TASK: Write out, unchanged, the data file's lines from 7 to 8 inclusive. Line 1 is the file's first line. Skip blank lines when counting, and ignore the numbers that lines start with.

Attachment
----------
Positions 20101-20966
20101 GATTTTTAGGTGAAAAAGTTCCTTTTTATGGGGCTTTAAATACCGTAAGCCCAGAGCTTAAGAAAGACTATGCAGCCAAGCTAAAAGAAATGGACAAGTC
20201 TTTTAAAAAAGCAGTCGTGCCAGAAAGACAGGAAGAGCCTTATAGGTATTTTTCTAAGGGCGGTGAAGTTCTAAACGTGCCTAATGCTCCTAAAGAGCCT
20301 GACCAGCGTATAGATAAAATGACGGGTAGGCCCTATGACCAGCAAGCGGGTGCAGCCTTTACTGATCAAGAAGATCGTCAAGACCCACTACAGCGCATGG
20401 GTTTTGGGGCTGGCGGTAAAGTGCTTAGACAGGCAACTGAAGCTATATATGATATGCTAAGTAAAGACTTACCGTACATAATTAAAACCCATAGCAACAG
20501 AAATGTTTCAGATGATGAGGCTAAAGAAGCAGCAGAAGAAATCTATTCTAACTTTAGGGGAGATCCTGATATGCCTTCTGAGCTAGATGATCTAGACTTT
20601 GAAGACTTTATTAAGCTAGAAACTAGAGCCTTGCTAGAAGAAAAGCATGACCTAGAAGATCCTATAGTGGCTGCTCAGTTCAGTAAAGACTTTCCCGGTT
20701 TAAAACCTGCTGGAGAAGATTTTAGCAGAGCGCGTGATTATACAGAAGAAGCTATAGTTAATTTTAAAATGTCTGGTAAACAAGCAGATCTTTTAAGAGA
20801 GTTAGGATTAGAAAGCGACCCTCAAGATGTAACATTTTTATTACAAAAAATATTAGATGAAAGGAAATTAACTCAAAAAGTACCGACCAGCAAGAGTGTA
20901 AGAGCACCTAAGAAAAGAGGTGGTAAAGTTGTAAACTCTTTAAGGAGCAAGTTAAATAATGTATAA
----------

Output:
20601 GAAGACTTTATTAAGCTAGAAACTAGAGCCTTGCTAGAAGAAAAGCATGACCTAGAAGATCCTATAGTGGCTGCTCAGTTCAGTAAAGACTTTCCCGGTT
20701 TAAAACCTGCTGGAGAAGATTTTAGCAGAGCGCGTGATTATACAGAAGAAGCTATAGTTAATTTTAAAATGTCTGGTAAACAAGCAGATCTTTTAAGAGA